Hackers have all kinds of tools to breach your company's network, including military-grade exploits and viruses. But the most wide-ranging hacks start with low-tech methods and social engineering, says David Kennedy, who started in computer security waging cyberwar for the U.S. government, including the National Security Agency, and is now a professional hacker who helps companies find security weaknesses.

When Kennedy tests a client's security, he starts with physical office security and will try to break into the headquarters and steal something--either data or equipment--to see where the company needs to shore up.

"People will let you go almost anywhere if you're wearing a suit, have a phone pressed against your ear, and walk as if you know where you're going," says Kennedy, who spoke on a panel about cybersecurity at Inc.'s Iconic conference in New York City on Wednesday.

Kennedy, who is the founder of TrustedSec, a cyber consulting firm, says he is successful with "piggybacking," or following an employee through a locked door.

If that doesn't work, he'll try MacGyver-style hacks. To open a locked door with a motion sensor on the inside, he will pull out an electronic cigarette, take a few big draws, and blow the smoke through the door's crack. Once enough smoke billows under the motion sensor, the door will open. He's also triggered the motion sensor by spitting whiskey through the door crack.

When it comes to getting into a computer, Kennedy says he likes to go up to an employee, pretend he's part of the IT department, and say he needs to update his or her computer. Kennedy says a bank teller fell for this trick during a test he conducted for a large bank.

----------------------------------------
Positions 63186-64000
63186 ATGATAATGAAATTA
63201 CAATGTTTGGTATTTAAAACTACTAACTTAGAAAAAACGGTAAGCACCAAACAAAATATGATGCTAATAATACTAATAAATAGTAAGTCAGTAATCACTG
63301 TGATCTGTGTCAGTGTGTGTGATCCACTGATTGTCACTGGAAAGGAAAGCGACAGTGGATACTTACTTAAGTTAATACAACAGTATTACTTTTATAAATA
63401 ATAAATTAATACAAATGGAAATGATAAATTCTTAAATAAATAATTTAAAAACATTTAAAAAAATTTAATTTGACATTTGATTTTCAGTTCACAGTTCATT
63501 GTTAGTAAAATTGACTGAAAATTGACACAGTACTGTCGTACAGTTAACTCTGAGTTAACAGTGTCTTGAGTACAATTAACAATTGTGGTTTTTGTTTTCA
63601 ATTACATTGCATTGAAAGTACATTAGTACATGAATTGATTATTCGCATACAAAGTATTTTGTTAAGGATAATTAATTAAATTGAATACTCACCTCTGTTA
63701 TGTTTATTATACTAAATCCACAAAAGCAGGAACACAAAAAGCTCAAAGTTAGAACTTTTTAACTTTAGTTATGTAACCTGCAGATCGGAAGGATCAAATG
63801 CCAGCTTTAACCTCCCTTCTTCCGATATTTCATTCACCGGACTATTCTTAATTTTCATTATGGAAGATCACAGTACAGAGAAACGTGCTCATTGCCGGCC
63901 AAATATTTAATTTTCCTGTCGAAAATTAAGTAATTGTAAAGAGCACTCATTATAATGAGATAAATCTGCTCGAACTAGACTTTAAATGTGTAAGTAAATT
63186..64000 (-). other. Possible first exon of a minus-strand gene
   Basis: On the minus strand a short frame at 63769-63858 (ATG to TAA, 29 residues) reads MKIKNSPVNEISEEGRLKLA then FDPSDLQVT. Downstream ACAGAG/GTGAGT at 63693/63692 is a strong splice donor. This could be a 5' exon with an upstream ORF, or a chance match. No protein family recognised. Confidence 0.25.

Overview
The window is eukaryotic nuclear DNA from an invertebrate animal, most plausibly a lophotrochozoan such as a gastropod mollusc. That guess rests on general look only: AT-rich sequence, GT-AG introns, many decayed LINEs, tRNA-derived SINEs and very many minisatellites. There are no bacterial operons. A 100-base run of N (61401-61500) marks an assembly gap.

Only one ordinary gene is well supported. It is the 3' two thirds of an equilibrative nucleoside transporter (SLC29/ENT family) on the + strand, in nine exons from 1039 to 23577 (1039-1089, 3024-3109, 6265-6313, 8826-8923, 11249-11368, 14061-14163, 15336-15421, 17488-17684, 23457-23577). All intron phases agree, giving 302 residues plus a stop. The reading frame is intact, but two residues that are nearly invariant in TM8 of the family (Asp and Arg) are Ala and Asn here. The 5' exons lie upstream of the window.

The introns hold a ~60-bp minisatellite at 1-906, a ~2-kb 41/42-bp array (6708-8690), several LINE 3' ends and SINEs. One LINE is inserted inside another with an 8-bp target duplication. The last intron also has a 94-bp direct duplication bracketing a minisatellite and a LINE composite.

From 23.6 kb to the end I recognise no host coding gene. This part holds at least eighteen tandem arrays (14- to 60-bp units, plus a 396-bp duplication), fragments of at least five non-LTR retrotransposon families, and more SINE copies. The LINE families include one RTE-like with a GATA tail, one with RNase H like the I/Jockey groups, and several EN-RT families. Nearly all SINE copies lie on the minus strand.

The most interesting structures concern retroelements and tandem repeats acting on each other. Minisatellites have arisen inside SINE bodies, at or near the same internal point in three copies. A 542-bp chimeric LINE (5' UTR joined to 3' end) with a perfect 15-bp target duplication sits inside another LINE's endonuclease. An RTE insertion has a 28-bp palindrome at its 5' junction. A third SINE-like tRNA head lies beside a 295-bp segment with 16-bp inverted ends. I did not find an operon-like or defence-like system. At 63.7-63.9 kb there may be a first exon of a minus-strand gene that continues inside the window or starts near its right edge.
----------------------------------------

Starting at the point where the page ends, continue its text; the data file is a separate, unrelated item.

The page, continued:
Social engineering, Kennedy says, is one of the most valuable methods for hackers to zero in on one employee. He will mine employees' social media profiles to gather information to use in an email in hopes they'll click on a malicious link or download a document packed with malware. During his panel, he called a volunteer to the stage and asked her name. Within minutes, he found out where she lives, the names of her family members, and her Social Security number.

"What we do as hackers isn't magic," says Kennedy. "We build an attack based on information people share on LinkedIn, Facebook, and Twitter."

When a hacker gets past one employee, the hacker spreads to the entire network, says Kennedy.

"People are the No. 1 target when it comes to how hackers get access to offices and computer systems," says Kennedy. "When hackers break into one individual, it's the downfall of an entire company. I like to go after sales folks, because they're willing to open documents sent via email--'I have $1 million I need to spend by Friday. Please open up this doc.'"